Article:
This statement from Voltaire is readily cited to underline the sovereignty of the human being said to have been unleashed in the eighteenth century, when people broke free of religion and metaphysics. The human being, it is suggested, also determines the position of God and, if needed, for reasons of social control for example, may occupy His position argumentatively. Belief in God is no longer a theologically grounded, self-evident commandment; it is universally useful or, to use more modern language, ideologically fungible.

    Allow me to add a second dictum now quoted just as readily to characterize the self-determination of the...

  17. 11 The Dark Continent – Europe and Totalitarianism
    (pp. 265-276)
    Mark Mazower

    I have been asked to talk about the relationship between Europe and totalitarianism, two concepts which are much used and much misunderstood. Both concepts need a little investigation before they can be used. I want to start withEuropeby asking a perhaps odd question – does modern Europe have a history? – before going on to ask what place totalitarianism might have within it.

    Eric Hobsbawm has questioned whether continents can have historiesas continents. After all, from a purely geographical point of view, Europe is merely the western prolongation of Asia with no clear dividing line: where one...

  18. 12 Value Change in Europe from the Perspective of Empirical Social Research
    (pp. 277-319)
    Helmut Thome

    When studying values empirically, social researchers apply a methodological perspective which differs substantially from that characteristic of philosophers, social anthropologists, or historians of ideas. In empirical research, values are treated as something ‘measurable’, measurable, above all, with the instrument of systematic surveys. This is a persistent source of irritation, and not just among non-sociologists; I shall therefore deal briefly with this methodology by way of introduction. The first thing to bear in mind is that we constantly produce rough-and-ready ‘measurements’ of values in everyday conversation. Referring to a colleague, for example, we say that he values his work more than...

  19. 13 The Realities of Cultural Struggles
    (pp. 320-337)
    Dieter Senghaas

    In the present article I attempt to bring clarity to the debate on so-called ‘cultural conflicts’. However, these conflicts are discussed here only inasmuch as they are of political or, to put it more precisely, macropolitical relevance. I calltheseconflicts ‘cultural struggles’ and I approach this topic through a comparative analysis anchored in developmental history, my primary concern being to shed light oncontemporaryrealities.¹

    Let’s begin with a quotation:

    The superiority she [Europe] has long maintained has tempted her to plume herself as the mistress of the world, and to consider the rest of This statement is from...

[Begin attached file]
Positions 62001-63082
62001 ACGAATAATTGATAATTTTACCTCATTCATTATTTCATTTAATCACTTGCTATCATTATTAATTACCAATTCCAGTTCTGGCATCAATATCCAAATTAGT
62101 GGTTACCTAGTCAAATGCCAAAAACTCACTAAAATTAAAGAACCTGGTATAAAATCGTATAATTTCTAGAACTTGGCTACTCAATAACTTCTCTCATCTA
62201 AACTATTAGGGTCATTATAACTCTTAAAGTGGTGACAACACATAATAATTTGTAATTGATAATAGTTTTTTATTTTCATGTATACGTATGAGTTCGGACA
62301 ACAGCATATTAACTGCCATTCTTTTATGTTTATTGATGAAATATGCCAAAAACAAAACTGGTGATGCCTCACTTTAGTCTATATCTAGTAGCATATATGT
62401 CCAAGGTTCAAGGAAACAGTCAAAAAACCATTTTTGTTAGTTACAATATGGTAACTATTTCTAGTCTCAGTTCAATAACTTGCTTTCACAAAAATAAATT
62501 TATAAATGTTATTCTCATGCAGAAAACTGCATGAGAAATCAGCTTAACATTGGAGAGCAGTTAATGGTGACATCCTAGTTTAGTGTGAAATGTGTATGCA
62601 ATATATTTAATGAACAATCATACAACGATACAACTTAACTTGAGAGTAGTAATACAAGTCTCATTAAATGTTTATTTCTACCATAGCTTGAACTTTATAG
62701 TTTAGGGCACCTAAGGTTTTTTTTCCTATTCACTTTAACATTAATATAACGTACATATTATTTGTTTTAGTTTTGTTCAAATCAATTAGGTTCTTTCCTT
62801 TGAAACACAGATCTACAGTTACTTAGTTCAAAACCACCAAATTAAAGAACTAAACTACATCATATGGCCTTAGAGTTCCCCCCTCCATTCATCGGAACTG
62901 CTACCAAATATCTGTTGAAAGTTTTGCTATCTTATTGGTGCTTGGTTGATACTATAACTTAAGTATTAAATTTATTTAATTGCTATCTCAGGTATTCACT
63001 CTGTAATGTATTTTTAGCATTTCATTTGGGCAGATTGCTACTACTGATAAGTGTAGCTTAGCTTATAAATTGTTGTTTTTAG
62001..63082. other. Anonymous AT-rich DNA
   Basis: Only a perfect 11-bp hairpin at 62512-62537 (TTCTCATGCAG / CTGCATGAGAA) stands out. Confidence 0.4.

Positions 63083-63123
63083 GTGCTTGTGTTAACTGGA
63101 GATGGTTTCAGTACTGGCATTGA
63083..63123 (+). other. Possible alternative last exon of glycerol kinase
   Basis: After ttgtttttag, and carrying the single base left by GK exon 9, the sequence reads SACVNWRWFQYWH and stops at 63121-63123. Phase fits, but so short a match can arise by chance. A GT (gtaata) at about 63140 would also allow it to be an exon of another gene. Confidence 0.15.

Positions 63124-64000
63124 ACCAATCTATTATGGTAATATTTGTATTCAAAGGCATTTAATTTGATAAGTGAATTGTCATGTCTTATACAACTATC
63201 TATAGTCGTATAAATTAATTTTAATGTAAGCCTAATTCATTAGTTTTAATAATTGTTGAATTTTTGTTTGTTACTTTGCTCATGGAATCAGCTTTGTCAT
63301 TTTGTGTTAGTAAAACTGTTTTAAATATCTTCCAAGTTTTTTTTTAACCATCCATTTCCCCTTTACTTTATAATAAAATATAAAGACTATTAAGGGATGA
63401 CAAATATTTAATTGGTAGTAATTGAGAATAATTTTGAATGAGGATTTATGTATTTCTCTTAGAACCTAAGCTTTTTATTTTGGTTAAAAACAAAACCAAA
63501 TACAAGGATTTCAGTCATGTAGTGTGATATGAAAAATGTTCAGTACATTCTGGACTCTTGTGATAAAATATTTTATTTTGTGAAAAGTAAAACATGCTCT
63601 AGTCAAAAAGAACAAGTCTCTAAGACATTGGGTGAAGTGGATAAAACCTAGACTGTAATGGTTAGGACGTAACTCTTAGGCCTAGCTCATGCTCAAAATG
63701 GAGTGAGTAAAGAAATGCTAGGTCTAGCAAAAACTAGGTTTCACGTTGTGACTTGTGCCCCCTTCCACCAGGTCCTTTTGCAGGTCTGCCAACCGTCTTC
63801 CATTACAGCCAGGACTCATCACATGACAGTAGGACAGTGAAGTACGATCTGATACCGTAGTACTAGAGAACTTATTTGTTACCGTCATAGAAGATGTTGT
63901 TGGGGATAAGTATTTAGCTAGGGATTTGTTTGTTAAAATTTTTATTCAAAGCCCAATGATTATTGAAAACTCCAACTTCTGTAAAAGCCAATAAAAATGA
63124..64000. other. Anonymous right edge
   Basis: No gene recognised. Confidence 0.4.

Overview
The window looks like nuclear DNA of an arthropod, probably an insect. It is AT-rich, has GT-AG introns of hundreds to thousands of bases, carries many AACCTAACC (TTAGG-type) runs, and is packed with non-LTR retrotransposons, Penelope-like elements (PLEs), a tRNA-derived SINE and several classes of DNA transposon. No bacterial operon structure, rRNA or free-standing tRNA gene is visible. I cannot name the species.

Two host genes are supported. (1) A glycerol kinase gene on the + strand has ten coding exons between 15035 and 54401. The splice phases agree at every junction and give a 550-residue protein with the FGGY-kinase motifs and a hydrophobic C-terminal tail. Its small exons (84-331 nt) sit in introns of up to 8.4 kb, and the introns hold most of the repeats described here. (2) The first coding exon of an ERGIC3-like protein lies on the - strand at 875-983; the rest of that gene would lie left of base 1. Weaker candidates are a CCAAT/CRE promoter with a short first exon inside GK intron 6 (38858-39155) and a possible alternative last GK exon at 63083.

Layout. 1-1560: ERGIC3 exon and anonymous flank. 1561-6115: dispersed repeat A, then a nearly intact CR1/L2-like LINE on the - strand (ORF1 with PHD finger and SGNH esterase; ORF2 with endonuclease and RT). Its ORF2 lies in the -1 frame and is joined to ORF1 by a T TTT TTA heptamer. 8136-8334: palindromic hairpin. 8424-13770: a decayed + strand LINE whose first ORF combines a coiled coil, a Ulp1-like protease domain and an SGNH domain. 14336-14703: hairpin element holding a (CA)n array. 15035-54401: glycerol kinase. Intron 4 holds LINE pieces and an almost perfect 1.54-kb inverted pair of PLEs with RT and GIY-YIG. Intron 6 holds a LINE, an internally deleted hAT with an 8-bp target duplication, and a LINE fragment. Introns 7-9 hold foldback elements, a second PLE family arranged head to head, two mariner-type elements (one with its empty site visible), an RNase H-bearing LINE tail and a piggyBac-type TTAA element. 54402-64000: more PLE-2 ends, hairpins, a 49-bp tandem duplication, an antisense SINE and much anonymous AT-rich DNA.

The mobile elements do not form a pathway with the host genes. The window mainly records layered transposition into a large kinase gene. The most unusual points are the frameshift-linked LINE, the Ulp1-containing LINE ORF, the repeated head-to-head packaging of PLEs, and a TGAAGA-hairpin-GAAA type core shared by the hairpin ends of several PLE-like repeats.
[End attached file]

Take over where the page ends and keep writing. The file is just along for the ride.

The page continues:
20. 14 The Contest of Values: Notes on Contemporary Islamic Discourse
    (pp. 338-356)
    Gudrun Krämer

    People are thinking seriously about values again. They are doing so in Europe, which has been reappraising its Christian heritage since the fall of the Berlin Wall and the collapse of the Soviet empire; in the United States, which has decided to launch a worldwide crusade for freedom; and in Asia, which insists on its cultural specificity. The Muslim world, too, is debating values, internally as well as with the outside world. The debate is taking place in a highly charged atmosphere, and it is marked by a pronounced asymmetry of power. The west calls on ‘Islam’, that is to...

  21. 15 Does Europe Have a Cultural Identity?
    (pp. 357-368)
    Peter Wagner

    In 1870, once the process of Italian unification had been completed with the creation of a nation-state after several years of conflict (including armed conflict), in much the same way as in Germany, one of the protagonists stated: ‘Now that we’ve created Italy, we have to create the Italians’ (this remark is attributed, perhaps wrongly, to Massimo d’Azeglio). Despite his efforts to fuse the territories of the peninsula together into a single political order, d’Azeglio didnotbelieve that Italy already had a cultural identity. But he did think that the future Italians ought to become more aware of what...

  22. Glossary
    (pp. 369-371)
  23. Afterword
    (pp. 372-374)
    Klaus Wiegandt

    Just as the first two conferences ‘Evolution’ and ‘Humanity and the Cosmos’ bore the unmistakable signature of the scientist Ernst Peter Fischer, scientific adviser at my foundation, the sociologist Hans Joas directed proceedings both in the runup to and during the third seminar ‘The Cultural Values of Europe’ with much skill and aplomb. In the name of all 160 participants, I would once again like to express my heartfelt thanks to him.

    For the participants, drawn from every area of society, each day opened up valuable perspectives, some of them entirely new. Towards the end of the seminar it became...